This post is by Catherine Shu from SaaS – TechCrunch


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Insider, a Singapore-based startup that develops software to help clients make marketing decisions, plans to launch in the United States after raising a $32 million Series C. The round was led by Riverwood Capital, with participation from Sequoia India, Wamda and Endeavor Catalyst.

Founded in 2012, the company says its SaaS for multichannel marketing and customer engagement is currently used by more than 800 brands, including Singapore Airlines, Marks and Spencers, Virgin, Uniqlo, Samsung and Estee Lauder. Insider’s Series C brings its total funding so far to $42 million. In addition to entering the U.S., the new capital will be used on sales and marketing, hiring more engineers for its research and development team and adding new features to its platform.
One noteworthy aspect of the company is that half of its executive team, including co-founder and chief executive officer Hande Cilingir, are women. The company runs Continue reading "Singapore-based marketing SaaS startup Insider gets $32 million to enter the U.S."

BigCommerce files to go public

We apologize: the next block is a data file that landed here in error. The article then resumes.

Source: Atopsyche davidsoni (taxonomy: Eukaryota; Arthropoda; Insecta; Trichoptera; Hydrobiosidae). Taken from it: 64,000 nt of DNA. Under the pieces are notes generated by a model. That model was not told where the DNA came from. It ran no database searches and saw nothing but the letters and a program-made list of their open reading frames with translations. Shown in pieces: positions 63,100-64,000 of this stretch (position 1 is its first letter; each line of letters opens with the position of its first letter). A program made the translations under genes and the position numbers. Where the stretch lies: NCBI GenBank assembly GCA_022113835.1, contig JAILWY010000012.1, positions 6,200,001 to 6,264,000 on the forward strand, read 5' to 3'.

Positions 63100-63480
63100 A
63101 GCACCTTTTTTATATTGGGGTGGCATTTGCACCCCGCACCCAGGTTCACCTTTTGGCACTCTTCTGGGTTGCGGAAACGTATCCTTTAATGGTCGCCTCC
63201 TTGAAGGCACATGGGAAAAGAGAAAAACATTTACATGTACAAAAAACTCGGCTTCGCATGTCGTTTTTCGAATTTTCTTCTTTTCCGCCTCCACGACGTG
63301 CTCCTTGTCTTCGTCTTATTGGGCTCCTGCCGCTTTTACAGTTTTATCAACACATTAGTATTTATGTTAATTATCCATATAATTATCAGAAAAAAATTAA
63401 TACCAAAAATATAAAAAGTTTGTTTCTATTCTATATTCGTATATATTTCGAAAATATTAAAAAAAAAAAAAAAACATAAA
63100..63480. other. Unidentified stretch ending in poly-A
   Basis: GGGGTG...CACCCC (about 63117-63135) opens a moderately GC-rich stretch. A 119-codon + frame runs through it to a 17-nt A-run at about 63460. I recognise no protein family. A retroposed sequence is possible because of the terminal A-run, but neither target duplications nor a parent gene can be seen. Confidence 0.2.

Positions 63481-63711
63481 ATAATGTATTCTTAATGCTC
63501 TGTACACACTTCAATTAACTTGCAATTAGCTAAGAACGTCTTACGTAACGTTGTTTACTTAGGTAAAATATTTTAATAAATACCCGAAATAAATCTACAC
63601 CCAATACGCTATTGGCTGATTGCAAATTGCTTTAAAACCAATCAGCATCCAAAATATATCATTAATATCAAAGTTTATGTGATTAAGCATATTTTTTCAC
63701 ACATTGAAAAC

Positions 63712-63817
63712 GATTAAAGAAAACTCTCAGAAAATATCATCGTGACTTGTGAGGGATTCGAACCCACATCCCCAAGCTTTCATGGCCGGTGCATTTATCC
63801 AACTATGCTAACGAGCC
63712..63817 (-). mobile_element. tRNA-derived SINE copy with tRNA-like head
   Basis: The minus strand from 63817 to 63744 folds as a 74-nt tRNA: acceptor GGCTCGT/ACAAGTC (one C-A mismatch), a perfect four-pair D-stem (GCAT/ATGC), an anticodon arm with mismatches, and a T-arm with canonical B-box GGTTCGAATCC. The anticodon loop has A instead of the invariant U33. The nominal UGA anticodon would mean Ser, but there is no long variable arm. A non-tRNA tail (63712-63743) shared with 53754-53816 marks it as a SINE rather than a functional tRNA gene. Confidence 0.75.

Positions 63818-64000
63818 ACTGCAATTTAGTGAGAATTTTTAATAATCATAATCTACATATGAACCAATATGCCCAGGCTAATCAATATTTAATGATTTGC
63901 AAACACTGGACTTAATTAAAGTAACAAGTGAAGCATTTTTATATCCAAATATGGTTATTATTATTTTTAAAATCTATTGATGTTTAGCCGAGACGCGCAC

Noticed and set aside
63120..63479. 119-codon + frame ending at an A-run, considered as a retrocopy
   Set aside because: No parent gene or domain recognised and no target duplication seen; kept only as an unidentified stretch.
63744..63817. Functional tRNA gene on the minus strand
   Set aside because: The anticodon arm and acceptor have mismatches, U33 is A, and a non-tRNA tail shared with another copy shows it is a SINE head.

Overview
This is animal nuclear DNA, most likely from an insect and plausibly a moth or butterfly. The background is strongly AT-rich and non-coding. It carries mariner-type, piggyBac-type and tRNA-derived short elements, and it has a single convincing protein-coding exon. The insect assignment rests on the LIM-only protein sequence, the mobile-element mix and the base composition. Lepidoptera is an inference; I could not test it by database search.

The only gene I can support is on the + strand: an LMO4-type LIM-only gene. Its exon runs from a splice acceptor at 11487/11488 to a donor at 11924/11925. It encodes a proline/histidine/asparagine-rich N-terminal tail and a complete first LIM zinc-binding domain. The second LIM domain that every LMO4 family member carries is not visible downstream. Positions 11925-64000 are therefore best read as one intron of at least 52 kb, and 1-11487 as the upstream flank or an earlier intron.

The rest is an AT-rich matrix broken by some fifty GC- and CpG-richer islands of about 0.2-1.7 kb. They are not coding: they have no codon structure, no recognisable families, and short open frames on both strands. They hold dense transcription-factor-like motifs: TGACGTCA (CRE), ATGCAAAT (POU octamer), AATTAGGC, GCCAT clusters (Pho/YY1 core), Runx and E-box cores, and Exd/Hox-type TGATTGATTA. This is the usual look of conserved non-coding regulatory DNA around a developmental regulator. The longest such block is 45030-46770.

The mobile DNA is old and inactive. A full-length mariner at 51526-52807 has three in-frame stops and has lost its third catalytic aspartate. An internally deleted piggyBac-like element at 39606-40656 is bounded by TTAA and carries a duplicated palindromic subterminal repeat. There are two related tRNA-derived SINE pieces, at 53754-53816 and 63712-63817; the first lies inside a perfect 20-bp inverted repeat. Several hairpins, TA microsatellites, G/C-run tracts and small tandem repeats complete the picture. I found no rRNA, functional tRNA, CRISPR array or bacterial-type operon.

This post is by Alex Wilhelm from SaaS – TechCrunch


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As expected, BigCommerce has filed to go public. The Austin, Texas, based e-commerce company raised over $200 million while private. The company’s IPO filing lists a $100 million placeholder figure for its IPO raise, giving us directional indication that this IPO will be in the lower, and not upper, nine-figure range.

BigCommerce, similar to public market darling Shopify, provides e-commerce services to merchants. Given how enamored public investors are with its Canadian rival, the timing of BigCommerce’s debut is utterly unsurprising and is prima facie intelligent. Of course, we’ll know more when it prices. Today, however, the timing appears fortuitous.

The numbers

BigCommerce is a SaaS business, meaning that it sells a digital service for a recurring payment. For more on how it derives revenue from customers, head here. For our purposes what matters is that public investors will classify it along with a very popular — today’s trading Continue reading "BigCommerce files to go public"

SaaS and cloud stocks finally give back ground


This post is by Alex Wilhelm from SaaS – TechCrunch


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After a heated run, SaaS and cloud stocks dipped sharply during regular trading on Monday.